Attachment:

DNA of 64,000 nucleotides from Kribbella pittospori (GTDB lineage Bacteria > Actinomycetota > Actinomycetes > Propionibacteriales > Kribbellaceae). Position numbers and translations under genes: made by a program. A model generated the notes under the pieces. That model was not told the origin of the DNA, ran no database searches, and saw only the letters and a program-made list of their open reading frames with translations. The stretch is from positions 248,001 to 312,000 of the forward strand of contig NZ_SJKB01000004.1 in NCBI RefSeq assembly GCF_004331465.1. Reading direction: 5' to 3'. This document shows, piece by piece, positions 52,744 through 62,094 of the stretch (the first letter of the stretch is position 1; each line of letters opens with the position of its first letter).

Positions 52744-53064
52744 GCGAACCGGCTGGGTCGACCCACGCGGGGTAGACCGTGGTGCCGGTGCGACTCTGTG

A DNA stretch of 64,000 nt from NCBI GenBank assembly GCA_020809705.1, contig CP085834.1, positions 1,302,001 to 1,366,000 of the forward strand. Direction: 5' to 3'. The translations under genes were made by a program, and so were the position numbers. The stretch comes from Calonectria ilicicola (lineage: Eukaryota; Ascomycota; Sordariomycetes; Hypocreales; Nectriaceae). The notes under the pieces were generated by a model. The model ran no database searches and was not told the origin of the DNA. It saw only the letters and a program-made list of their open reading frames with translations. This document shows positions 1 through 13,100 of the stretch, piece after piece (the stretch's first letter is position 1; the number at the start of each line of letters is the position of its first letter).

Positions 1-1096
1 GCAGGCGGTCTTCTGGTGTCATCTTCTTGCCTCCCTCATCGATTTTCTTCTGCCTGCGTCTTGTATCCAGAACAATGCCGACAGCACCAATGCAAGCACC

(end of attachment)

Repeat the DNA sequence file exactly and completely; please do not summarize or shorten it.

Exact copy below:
DNA of 64,000 nucleotides from Kribbella pittospori (GTDB lineage Bacteria > Actinomycetota > Actinomycetes > Propionibacteriales > Kribbellaceae). Position numbers and translations under genes: made by a program. A model generated the notes under the pieces. That model was not told the origin of the DNA, ran no database searches, and saw only the letters and a program-made list of their open reading frames with translations. The stretch is from positions 248,001 to 312,000 of the forward strand of contig NZ_SJKB01000004.1 in NCBI RefSeq assembly GCF_004331465.1. Reading direction: 5' to 3'. This document shows, piece by piece, positions 52,744 through 62,094 of the stretch (the first letter of the stretch is position 1; each line of letters opens with the position of its first letter).

Positions 52744-53064
52744 GCGAACCGGCTGGGTCGACCCACGCGGGGTAGACCGTGGTGCCGGTGCGACTCTGTG

A DNA stretch of 64,000 nt from NCBI GenBank assembly GCA_020809705.1, contig CP085834.1, positions 1,302,001 to 1,366,000 of the forward strand. Direction: 5' to 3'. The translations under genes were made by a program, and so were the position numbers. The stretch comes from Calonectria ilicicola (lineage: Eukaryota; Ascomycota; Sordariomycetes; Hypocreales; Nectriaceae). The notes under the pieces were generated by a model. The model ran no database searches and was not told the origin of the DNA. It saw only the letters and a program-made list of their open reading frames with translations. This document shows positions 1 through 13,100 of the stretch, piece after piece (the stretch's first letter is position 1; the number at the start of each line of letters is the position of its first letter).

Positions 1-1096
1 GCAGGCGGTCTTCTGGTGTCATCTTCTTGCCTCCCTCATCGATTTTCTTCTGCCTGCGTCTTGTATCCAGAACAATGCCGACAGCACCAATGCAAGCACC